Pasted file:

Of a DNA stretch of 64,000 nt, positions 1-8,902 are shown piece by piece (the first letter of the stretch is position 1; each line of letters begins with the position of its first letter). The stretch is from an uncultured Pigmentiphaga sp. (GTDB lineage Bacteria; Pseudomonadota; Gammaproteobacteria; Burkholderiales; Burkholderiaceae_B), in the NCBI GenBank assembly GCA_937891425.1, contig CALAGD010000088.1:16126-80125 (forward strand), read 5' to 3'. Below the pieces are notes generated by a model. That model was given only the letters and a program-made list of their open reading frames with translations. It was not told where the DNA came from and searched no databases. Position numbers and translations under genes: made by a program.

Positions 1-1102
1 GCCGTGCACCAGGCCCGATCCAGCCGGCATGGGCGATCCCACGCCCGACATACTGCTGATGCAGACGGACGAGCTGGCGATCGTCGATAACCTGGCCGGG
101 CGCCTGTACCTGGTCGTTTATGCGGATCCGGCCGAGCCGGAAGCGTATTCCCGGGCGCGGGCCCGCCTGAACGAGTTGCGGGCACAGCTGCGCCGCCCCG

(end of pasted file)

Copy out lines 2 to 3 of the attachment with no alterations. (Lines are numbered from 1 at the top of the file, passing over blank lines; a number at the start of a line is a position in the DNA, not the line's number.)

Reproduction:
Positions 1-1102
1 GCCGTGCACCAGGCCCGATCCAGCCGGCATGGGCGATCCCACGCCCGACATACTGCTGATGCAGACGGACGAGCTGGCGATCGTCGATAACCTGGCCGGG